CLEMSON, S.C. — With inflation, supply-chain issues and uncertainty in the economy, the Clemson Cooperative Extension Service hopes to provide South Carolina’s farmers with the information needed to navigate those hurdles in one fell swoop.
The 7th Annual South Carolina Ag Outlook Conference is slated for 9:30 a.m. on Thursday, Nov. 17, at the Phillips Market Center in Columbia, where Kansas State University Professor Brian Briggeman will deliver the economic outlook for 2023.
Briggeman is the director of the Arthur Capper Cooperative Center and previously worked as an economist for the Federal Reserve Bank of Kansas City – Omaha Branch. The registration fee is $75, and registration is available here. The presentations will be recorded for those unable to participate live.
“For this year’s conference, we wanted to bring in a keynote speaker, Dr. Brian Briggeman, who has expertise with macroeconomics related to agriculture and U.S. macroeconomics,” Clemson Extension Agribusiness Program Team Director Nathan Smith said. “That’s certainly a key emphasis for this year’s conference: looking at the overall economy and the impact of inflation. Most economists are predicting a slow-down in the economy of some level in 2023, and we’re seeing some of that already.”
In addition to Briggeman’s economic outlook for 2023, the Clemson Extension Agribusiness Team will provide 2023 outlooks for major commodities to help identify opportunities and threats for the financial success of South Carolina producers.
“On the commodities side, we’re going to look at the major row crops for South Carolina — corn, soybeans, peanuts, cotton and wheat — in terms of the supply-and-demand situation and the price outlook given the current conditions and what’s going on here in the U.S. and around the world,” Smith said. “Droughts have impacted production globally, and that impacts what our farmers are looking at as far as prices and what the demand for commodities will look like in the year ahead.”
And the Ag Outlook Conference isn’t the only upcoming educational opportunity that Clemson Extension is offering for producers in South Carolina.
With the challenges in the economy, one way for producers to take back the power into their own hands is to combine forces and form a cooperative that allows them to act like a larger operation: purchasing inputs and accessing markets together and sharing labor and management.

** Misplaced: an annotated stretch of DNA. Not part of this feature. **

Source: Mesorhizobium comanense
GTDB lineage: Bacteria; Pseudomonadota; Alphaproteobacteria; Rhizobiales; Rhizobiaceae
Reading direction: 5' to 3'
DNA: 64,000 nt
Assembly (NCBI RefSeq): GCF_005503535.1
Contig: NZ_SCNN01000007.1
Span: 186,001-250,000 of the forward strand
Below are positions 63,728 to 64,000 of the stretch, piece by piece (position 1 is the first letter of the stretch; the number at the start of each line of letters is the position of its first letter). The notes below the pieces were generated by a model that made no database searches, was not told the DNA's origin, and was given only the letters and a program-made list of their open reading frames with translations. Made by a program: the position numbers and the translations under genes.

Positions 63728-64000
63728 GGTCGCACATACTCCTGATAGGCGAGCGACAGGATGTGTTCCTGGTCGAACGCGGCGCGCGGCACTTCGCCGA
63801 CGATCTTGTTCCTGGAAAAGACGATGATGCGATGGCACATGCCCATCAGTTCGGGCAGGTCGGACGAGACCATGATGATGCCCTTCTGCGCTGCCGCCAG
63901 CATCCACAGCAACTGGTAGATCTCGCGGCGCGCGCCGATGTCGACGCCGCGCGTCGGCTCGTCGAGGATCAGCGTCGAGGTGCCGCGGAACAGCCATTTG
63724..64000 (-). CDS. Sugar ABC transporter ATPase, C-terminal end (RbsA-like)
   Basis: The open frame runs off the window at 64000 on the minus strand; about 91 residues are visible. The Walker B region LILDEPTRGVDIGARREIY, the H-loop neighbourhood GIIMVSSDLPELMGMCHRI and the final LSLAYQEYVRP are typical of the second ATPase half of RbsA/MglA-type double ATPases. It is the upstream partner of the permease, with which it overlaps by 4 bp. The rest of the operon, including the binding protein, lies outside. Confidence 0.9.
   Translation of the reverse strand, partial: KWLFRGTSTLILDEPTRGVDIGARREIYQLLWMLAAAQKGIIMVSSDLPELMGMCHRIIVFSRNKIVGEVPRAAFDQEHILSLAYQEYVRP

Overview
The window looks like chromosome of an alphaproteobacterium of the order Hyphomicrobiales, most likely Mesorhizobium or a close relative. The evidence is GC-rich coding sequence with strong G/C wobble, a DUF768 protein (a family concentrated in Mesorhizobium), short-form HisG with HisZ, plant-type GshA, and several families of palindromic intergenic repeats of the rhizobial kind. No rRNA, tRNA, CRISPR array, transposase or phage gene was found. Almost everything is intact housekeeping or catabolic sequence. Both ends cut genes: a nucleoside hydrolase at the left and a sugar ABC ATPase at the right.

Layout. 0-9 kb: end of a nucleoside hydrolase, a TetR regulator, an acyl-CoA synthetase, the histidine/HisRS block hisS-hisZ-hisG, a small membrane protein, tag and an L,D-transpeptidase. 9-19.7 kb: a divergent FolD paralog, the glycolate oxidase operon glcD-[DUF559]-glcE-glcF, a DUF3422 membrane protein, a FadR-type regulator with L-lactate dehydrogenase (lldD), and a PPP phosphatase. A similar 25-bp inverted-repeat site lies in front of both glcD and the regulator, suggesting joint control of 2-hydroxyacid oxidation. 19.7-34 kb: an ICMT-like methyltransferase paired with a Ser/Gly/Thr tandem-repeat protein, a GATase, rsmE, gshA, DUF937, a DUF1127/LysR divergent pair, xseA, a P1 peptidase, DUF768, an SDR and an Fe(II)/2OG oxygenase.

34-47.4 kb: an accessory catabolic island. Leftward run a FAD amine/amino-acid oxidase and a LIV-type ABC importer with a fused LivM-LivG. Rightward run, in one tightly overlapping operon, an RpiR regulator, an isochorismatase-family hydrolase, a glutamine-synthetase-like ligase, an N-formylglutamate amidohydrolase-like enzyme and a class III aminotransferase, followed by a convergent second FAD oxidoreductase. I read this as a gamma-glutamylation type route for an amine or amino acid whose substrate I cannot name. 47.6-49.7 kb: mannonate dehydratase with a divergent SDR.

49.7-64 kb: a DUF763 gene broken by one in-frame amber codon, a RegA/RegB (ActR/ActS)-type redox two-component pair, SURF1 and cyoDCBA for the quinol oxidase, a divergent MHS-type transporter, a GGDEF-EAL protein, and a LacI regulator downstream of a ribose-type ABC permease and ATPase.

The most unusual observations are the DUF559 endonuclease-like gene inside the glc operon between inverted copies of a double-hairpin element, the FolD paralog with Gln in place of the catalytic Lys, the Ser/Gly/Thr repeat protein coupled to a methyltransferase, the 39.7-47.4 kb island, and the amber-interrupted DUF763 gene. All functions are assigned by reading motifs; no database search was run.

One day prior at the same location, Clemson Extension will host a seminar for cooperatives and professional service providers in South Carolina entitled “Cooperative Development, Funding, and Capitalization.” This event will run from 9 a.m.-2:30 p.m. on Wednesday, Nov. 16, also at the Phillips Market Center.
The seminar will cover topics including trust-building among cooperatives members, financing a cooperative using both equity and debt, and accessing both grant and loan resources from the USDA and other cooperatives. The workshop is open to existing cooperatives, those interested in starting cooperatives and professional service providers who work in rural areas.
A cooperative is a member-owned operation, in the same way that a credit union is owned by the account holders, which allows farmer to combine resources in order to gain market power and improve profitability.
“A cooperative is basically an employee-owned enterprise, but they are not really employees; they’re owners. So, in this context, it’s a farmer-owned business and the goal is to combine resources to access more markets than would be available to them as individuals — access markets, capital, labor … you name it,” said Agribusiness Senior Extension Associate Steve Richards, who directs the Center for Cooperative and Enterprise Development at Clemson University.
The meeting is provided at no cost, but space may be limited. Those interested should reserve a spot here.
Further educational opportunities are also available through monthly webinars focusing on South Carolina agriculture and possible disruptors — good and bad — affecting the state’s producers.
The South Carolina Ag Disruptors Webinar series is held monthly from 12-1 p.m. on the third Wednesday of each month, with two more remaining in the calendar year. On Nov. 16, Professor of Agribusiness and Rural Development Dave Lamie will discuss a project focused on Southern heritage crops, and Richards will address evaluating business ventures. On Dec. 21, Steve Isaacs with University of Kentucky Extension will lead a webinar on employee retention and management.
Those interested can register for the webinar series here.’